In several of our posts, we’ve touched on apoptosis. This is often called “programmed cell death” to distinguish it from necrosis. If apoptosis is orderly suicide, necrosis is a violent and unnatural death in which, unlike apoptosis, the cell doesn’t intend to die.
Apoptosis might seem like an odd idea, but it is simply a realisation of the need to occasionally delete one’s own cells. This requirement crops up again and again:
- To delete excess tissue in embryogenesis (e.g. creating a gut lumen out of a solid tube).
- To kill cells infected by a virus or other microorganism.
- To kill neoplastic cells.
- To kill cells that are irreparably damaged.
- To kill self-reactive lymphocytes (thereby ensuring immune tolerance).
In these cases, the body prefers to kill the cells by the orderly process of apoptosis, which doesn’t incite a costly and potentially damaging immunological reaction, rather than the messy process of necrosis, which does. (It’ll resort to the latter if it has to, though.)
There are three main conceptual stages to apoptosis.
1. Signal integration
Our cells are must constantly decide between two conflicting orders: to apoptose, or not to apoptose, as Bill might have said. Of course, usually the decision is the latter, but if the “apoptose now!” signals are particularly strong, the relevant cells are forced to change their minds. Things can also work in the opposite direction: if a cell has strong enough “don’t apoptose, you idiot!” signals it can survive a bombardment of signals that would cause any normal cell to apoptose. This is one trick that many cancers use to avoid this fate.
The main pro-apoptosis signals are fourfold:
· Mitochondrial damage
· Severe DNA damage
· Severe cell membrane damage
· Direct signal transduction
The latter means that apoptosis can also be brought about when specific substances bind to specific cellular receptors. One that crops up a lot in immunology is the Fas-Fas ligand interaction. For instance, an activated cytotoxic T cell expresses the Fas ligand, allowing this ligand to bind to the target cell’s Fas receptor. This interaction signals the target cell to commence apoptosis. Similarly, if enough TNF binds to receptors on a particular cell, apoptosis may also be induced.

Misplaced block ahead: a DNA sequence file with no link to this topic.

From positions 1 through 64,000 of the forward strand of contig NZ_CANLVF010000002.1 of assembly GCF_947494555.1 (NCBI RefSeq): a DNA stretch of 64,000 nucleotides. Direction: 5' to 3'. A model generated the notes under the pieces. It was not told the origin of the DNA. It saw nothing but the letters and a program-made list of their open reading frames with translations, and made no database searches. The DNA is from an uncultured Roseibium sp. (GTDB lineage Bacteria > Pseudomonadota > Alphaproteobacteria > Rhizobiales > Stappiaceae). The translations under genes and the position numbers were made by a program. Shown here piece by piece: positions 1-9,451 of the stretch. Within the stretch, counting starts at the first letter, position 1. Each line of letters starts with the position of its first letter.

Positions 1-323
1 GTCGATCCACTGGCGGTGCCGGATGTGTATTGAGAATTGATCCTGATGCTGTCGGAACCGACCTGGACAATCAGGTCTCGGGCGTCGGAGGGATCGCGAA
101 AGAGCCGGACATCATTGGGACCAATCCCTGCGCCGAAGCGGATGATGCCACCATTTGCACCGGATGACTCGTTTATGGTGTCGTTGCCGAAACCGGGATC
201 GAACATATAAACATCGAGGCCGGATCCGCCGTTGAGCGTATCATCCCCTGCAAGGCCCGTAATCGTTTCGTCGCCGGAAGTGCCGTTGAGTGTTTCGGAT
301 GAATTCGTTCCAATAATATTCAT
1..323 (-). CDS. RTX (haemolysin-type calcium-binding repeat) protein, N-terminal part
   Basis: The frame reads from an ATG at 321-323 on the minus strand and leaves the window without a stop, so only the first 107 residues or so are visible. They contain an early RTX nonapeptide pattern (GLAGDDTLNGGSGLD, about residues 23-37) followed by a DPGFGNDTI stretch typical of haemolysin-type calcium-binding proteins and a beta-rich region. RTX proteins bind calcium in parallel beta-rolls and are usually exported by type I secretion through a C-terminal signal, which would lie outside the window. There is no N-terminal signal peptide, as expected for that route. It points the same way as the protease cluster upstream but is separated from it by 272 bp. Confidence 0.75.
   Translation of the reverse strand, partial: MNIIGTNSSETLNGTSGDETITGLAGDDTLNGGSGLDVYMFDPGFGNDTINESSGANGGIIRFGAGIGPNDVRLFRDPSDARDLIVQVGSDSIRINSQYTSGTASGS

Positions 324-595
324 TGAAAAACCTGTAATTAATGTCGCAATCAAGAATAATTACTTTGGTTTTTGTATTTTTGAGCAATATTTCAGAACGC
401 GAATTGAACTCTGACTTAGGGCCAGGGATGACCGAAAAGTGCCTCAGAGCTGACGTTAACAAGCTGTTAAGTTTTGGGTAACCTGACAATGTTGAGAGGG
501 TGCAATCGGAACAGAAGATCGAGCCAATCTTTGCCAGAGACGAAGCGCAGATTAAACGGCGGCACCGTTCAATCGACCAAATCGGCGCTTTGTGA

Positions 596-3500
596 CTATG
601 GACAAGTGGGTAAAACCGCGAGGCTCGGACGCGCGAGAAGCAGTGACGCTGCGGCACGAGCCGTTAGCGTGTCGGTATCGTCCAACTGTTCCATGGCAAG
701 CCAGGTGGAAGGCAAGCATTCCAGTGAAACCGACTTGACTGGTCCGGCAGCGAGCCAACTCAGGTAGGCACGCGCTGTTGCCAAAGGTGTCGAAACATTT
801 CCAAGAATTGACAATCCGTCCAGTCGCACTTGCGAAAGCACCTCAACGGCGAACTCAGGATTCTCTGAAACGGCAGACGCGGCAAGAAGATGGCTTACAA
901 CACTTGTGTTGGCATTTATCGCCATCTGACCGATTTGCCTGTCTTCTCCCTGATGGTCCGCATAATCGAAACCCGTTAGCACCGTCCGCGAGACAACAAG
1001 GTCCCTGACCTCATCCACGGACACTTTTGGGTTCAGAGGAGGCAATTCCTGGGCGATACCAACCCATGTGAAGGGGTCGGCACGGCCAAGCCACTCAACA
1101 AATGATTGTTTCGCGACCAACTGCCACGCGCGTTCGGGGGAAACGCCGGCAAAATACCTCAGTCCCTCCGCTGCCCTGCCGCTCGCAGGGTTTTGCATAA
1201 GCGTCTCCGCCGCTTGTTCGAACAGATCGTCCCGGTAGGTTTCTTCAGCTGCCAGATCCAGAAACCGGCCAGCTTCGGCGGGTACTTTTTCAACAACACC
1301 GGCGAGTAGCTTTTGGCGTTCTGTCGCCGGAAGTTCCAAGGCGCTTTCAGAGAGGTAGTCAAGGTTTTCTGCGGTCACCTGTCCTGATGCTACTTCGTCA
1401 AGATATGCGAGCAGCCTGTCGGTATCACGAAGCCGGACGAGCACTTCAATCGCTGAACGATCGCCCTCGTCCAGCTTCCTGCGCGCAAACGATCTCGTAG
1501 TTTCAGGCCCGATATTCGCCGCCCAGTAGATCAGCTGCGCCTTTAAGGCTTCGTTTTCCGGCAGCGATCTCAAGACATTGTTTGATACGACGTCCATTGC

2. Executioner pathway activation
If the “apoptose now!” signals preponderate, the cell becomes committed to apoptosis. The chief set of actors here appear to be the caspases, specific proteases that become activated as part of the evocatively-named “executioner pathway”.
The caspases set about dismantling the cell. Cell specialisations (like cilia) and intercellular junctions are amongst the first to go, and the cell volume starts shrinking. The chromatin condenses, and both the chromosomes and the nucleus itself are cleaved into fragments. There is also a change in the cell membrane’s phospholipid content (it becomes high in phosphaditylserine, for what it’s worth). Interestingly, unlike in necrosis, the cell’s organelles remain unmolested. Eventually the cell is fragmented into several small apoptotic bodies.
The phosphaditylserine of the apoptotic bodies acts as a marker for phagocytes, so that they are soon engulfed and more thoroughly degraded.
The system is really quite efficient – the whole process can be over in minutes, with virtually no disruption to surrounding tissues since apoptosis doesn’t elicit a proper inflammatory response.
This is pretty much the level I’m happy with knowing, personally. The full story, in all its profligate detail, is utterly pointless unless that’s your area of research. If you don’t want to take my word for it, click here to see the entire pathway, and you’ll see what I mean. Go on, I dare you…